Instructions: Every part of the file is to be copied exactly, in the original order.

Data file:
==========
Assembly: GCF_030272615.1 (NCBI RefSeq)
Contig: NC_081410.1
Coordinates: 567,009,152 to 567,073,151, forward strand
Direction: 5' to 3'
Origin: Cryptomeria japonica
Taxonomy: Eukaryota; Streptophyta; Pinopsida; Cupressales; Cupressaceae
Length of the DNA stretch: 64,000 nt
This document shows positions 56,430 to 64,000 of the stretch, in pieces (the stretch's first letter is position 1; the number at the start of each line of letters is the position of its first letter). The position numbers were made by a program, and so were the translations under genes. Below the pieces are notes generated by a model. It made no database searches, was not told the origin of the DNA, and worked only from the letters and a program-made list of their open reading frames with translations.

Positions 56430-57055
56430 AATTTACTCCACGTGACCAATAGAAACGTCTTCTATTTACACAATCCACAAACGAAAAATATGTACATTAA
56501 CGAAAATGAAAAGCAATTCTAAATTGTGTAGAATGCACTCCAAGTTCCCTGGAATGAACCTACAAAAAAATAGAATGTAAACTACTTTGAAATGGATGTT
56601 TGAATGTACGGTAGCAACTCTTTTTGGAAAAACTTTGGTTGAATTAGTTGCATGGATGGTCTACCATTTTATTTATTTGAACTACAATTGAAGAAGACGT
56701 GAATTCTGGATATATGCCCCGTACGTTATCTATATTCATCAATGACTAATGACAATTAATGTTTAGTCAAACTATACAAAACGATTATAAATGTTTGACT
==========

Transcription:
Assembly: GCF_030272615.1 (NCBI RefSeq)
Contig: NC_081410.1
Coordinates: 567,009,152 to 567,073,151, forward strand
Direction: 5' to 3'
Origin: Cryptomeria japonica
Taxonomy: Eukaryota; Streptophyta; Pinopsida; Cupressales; Cupressaceae
Length of the DNA stretch: 64,000 nt
This document shows positions 56,430 to 64,000 of the stretch, in pieces (the stretch's first letter is position 1; the number at the start of each line of letters is the position of its first letter). The position numbers were made by a program, and so were the translations under genes. Below the pieces are notes generated by a model. It made no database searches, was not told the origin of the DNA, and worked only from the letters and a program-made list of their open reading frames with translations.

Positions 56430-57055
56430 AATTTACTCCACGTGACCAATAGAAACGTCTTCTATTTACACAATCCACAAACGAAAAATATGTACATTAA
56501 CGAAAATGAAAAGCAATTCTAAATTGTGTAGAATGCACTCCAAGTTCCCTGGAATGAACCTACAAAAAAATAGAATGTAAACTACTTTGAAATGGATGTT
56601 TGAATGTACGGTAGCAACTCTTTTTGGAAAAACTTTGGTTGAATTAGTTGCATGGATGGTCTACCATTTTATTTATTTGAACTACAATTGAAGAAGACGT
56701 GAATTCTGGATATATGCCCCGTACGTTATCTATATTCATCAATGACTAATGACAATTAATGTTTAGTCAAACTATACAAAACGATTATAAATGTTTGACT